But really, I was just being depressed or at times, riding on my deep thoughts. They don't know what depressed means anyway, they wouldn't. They never asked "what's wrong?" or "is everything ok?". I learnt it from people around me. Maybe I should smile more, even if I am having a bad day. 

3) Communicate better 

So often communication breaks down and almost everyday there is a miscommunication in my family. We don't communicate properly and start assuming things. It's our family tradition. When things go wrong (for instance, my mom bought dinner back home even when my dad has clearly told her he was going to cook), argument erupts and blaming game commences. Just this morning, I told my mom I've put the house key on top of the sofa and she "acknowledged" it, but moments later she shouted "WHERE'S THE KEY?!". Again she assumed I sticked the key at the door knob, and she got all agitated for the next 30 mins until I went off at Seri Petaling LRT station. Just if I had communicated clearer, I could have avoided all these.

4) Ask "How's your day going?" 

As awkward as it seems, "how's your day going?" may be the last question I want to ask. I may not feel like asking my mom of how her day goes because it is likely to be filled with many random things, many of which are none of her business. But maybe, just maybe, by asking this question, it could fuel her curiosity to ask me about my day. Or maybe she had asked me before but I responded badly because I was having a bad day. I was immature but I can't remember it anyway. Ask me again, please?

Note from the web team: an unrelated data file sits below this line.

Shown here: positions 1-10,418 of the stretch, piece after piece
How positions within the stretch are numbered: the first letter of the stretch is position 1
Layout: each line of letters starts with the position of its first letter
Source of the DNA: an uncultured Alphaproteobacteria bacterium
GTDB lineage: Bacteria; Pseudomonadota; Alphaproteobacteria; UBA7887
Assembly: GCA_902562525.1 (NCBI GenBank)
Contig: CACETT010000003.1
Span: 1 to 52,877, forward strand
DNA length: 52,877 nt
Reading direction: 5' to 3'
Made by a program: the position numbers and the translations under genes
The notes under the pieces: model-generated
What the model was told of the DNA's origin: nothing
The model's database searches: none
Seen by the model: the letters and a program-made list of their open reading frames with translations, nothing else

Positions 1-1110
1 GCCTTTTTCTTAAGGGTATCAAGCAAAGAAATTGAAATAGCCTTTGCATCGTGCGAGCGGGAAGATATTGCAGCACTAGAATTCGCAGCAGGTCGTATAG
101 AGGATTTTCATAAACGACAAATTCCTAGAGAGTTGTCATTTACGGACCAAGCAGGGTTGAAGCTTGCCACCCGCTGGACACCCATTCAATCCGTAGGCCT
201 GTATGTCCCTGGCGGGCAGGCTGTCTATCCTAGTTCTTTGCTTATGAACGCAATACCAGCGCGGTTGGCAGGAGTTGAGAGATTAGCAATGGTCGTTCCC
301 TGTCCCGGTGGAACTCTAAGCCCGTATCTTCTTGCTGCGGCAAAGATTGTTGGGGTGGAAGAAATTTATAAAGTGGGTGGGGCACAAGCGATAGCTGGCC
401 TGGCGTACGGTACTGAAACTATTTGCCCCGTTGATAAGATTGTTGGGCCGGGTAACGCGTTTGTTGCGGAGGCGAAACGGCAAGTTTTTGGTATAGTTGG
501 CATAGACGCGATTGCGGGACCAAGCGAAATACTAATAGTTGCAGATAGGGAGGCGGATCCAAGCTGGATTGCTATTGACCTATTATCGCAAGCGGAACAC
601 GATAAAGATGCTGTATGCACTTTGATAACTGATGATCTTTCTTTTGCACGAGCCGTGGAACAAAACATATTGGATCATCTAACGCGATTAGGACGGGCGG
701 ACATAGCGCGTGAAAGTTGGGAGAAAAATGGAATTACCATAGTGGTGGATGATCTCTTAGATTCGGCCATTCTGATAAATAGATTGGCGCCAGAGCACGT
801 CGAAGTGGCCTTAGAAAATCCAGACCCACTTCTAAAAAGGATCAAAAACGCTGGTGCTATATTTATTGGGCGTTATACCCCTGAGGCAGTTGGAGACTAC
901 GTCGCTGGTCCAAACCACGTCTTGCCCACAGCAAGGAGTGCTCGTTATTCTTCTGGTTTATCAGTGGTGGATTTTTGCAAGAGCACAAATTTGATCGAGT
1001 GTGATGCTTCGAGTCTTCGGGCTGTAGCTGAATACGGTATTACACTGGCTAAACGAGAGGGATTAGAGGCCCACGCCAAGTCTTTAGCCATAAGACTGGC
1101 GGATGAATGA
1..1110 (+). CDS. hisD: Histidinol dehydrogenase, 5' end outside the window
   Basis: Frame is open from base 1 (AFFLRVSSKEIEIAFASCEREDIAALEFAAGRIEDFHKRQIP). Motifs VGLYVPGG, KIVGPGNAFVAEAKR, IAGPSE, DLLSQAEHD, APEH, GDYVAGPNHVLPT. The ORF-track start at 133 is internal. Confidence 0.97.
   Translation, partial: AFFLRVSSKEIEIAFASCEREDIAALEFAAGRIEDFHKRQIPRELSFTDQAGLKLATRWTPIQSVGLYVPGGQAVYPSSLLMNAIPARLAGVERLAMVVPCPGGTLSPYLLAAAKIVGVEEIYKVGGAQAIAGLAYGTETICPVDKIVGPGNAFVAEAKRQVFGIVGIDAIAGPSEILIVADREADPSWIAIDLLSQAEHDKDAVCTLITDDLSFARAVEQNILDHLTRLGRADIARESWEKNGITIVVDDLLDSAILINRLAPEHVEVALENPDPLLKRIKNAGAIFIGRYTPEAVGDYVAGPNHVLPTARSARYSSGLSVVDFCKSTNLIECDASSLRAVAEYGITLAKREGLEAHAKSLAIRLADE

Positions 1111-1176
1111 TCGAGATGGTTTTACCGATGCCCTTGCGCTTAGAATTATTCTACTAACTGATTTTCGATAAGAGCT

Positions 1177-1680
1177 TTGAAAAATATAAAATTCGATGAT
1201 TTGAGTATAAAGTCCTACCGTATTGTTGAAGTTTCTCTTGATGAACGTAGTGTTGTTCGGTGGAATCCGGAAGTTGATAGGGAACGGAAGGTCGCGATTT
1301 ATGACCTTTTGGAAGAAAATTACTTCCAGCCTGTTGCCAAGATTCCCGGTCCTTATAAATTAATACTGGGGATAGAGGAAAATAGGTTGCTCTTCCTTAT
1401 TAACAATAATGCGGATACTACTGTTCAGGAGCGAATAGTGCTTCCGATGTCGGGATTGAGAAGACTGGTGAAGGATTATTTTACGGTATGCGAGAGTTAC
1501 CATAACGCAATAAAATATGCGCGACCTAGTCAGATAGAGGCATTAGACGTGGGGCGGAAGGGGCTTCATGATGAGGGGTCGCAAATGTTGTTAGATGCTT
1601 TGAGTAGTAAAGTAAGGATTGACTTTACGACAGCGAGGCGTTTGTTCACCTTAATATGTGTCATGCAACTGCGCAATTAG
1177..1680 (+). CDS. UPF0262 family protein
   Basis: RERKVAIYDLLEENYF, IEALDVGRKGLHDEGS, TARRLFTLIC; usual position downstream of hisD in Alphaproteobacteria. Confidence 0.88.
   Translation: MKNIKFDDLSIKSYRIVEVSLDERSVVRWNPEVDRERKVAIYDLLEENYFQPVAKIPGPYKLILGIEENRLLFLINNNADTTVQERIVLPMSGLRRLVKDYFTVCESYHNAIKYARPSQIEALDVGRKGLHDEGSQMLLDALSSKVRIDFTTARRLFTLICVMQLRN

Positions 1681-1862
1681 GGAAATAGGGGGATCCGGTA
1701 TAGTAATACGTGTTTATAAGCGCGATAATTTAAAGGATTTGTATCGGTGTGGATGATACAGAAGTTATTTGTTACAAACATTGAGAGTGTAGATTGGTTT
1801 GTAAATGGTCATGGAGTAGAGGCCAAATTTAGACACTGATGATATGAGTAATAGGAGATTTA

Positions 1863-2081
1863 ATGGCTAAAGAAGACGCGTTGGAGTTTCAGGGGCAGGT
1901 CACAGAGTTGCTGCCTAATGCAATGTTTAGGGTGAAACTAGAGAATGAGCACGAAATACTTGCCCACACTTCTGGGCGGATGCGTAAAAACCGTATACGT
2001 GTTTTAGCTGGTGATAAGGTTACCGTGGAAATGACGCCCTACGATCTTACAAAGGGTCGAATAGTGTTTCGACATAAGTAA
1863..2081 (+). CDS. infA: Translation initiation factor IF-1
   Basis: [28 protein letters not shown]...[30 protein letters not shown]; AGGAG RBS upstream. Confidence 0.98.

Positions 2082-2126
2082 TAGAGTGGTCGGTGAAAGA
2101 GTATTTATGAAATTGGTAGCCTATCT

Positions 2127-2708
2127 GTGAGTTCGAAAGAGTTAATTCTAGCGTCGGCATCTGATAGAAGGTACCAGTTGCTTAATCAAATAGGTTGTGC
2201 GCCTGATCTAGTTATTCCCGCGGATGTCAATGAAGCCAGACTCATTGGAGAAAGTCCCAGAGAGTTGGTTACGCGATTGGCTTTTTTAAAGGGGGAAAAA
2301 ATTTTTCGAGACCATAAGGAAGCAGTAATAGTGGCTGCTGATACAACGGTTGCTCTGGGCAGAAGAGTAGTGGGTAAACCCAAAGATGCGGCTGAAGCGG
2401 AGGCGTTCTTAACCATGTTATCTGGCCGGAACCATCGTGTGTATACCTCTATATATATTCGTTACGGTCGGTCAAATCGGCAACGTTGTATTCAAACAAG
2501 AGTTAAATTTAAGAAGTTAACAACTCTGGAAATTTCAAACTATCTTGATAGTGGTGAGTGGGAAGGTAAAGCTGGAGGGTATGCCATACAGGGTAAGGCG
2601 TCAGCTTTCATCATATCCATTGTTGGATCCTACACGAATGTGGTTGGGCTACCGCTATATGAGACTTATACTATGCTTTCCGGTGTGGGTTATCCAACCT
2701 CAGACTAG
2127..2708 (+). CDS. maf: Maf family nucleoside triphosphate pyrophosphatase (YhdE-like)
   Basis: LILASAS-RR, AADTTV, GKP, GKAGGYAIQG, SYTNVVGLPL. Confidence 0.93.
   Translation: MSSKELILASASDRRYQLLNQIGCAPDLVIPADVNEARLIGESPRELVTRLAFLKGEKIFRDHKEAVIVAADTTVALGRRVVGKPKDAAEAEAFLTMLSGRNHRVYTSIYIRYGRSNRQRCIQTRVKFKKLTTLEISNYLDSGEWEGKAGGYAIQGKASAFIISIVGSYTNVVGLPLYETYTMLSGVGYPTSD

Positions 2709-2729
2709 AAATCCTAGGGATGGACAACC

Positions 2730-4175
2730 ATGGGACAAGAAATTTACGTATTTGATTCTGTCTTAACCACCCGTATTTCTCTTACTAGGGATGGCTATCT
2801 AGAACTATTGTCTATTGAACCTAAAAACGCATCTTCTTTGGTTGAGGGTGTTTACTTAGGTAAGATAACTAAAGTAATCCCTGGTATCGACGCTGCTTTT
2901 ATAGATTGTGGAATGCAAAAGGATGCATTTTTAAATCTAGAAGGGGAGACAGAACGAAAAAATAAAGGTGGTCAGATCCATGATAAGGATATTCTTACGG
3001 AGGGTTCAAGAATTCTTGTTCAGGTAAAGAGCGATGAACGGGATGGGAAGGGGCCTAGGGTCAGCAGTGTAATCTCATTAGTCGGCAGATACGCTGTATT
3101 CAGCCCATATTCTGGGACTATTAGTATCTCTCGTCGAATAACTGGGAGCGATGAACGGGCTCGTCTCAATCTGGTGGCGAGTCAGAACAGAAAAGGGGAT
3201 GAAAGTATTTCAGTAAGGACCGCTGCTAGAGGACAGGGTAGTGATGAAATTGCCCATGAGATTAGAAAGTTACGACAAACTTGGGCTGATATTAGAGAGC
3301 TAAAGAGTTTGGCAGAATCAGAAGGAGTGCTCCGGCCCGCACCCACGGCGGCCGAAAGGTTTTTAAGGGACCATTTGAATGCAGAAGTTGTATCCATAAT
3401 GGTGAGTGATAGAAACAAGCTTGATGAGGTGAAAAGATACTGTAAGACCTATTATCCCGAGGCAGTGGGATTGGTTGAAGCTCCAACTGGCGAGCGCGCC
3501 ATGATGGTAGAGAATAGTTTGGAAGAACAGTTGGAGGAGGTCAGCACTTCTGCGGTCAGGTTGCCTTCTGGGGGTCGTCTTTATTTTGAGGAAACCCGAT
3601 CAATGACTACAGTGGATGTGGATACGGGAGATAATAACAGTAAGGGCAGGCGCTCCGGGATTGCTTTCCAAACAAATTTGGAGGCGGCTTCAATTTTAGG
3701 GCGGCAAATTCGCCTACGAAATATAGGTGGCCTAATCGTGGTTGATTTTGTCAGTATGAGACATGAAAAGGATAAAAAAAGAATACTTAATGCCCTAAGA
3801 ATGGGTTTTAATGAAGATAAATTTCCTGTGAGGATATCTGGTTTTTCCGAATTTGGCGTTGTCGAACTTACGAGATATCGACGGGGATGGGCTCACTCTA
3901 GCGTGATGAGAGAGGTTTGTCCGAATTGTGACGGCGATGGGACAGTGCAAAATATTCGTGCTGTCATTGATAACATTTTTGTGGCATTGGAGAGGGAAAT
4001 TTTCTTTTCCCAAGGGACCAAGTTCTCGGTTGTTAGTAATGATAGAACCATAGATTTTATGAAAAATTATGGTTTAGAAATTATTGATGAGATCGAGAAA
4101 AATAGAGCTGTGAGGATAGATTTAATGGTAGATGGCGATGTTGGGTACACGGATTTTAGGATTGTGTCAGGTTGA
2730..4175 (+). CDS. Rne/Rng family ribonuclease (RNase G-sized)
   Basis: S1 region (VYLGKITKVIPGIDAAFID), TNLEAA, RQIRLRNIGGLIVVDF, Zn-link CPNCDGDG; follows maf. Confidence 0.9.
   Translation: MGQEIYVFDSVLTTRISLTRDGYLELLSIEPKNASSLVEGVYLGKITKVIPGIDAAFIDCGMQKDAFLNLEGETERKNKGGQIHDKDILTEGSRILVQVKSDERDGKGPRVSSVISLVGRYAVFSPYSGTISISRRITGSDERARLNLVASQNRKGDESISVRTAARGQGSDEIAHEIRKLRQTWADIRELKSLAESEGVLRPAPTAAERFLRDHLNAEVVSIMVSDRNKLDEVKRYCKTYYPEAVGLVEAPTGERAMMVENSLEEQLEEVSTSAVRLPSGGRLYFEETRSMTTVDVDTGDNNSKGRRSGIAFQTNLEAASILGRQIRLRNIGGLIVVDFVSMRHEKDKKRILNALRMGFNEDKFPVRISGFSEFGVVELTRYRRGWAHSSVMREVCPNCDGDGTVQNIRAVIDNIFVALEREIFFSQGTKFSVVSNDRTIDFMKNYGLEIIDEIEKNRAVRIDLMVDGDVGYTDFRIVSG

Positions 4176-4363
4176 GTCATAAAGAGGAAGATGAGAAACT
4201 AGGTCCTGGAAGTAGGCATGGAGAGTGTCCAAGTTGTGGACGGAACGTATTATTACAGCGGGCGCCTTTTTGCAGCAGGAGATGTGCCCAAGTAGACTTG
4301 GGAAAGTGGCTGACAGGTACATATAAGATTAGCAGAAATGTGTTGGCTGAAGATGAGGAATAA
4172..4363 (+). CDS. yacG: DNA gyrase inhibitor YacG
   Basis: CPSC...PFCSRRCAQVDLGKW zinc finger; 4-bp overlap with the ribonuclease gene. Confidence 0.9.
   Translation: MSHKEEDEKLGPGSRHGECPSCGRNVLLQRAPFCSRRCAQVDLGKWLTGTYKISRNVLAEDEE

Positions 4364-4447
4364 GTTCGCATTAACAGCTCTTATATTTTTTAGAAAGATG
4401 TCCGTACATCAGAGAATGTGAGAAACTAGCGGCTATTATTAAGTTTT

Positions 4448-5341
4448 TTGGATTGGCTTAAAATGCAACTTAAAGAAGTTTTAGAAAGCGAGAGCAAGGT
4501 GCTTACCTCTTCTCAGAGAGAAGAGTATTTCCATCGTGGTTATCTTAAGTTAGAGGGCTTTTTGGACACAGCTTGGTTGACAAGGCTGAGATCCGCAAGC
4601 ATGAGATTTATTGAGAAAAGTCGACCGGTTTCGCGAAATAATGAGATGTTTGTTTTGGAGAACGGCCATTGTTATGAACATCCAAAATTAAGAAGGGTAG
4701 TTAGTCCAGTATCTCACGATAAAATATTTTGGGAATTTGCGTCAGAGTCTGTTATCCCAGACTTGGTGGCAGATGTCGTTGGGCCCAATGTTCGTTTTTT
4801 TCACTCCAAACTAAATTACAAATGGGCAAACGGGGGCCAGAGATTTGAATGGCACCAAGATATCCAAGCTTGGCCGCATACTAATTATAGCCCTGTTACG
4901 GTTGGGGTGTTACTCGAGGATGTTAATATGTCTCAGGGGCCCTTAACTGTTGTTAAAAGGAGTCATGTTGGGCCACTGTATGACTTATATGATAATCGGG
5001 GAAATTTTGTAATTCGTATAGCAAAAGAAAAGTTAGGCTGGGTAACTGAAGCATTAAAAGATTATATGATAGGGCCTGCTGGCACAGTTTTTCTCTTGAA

5) Make a surprise every week

I don't know how to go about this, but this is what I have thought of. Be a little kind-er and surprise my family members once a week. A few weeks ago when my family was eating out (we sometimes eat out for dinner during weekends), I offered to pay for the meal. Yesterday on my way back from badminton session, I refilled petrol in my mom's car without letting her know, even when I had no money left in my wallet after pumping it. 

Maybe I can take them to somewhere this weekend for a family day out.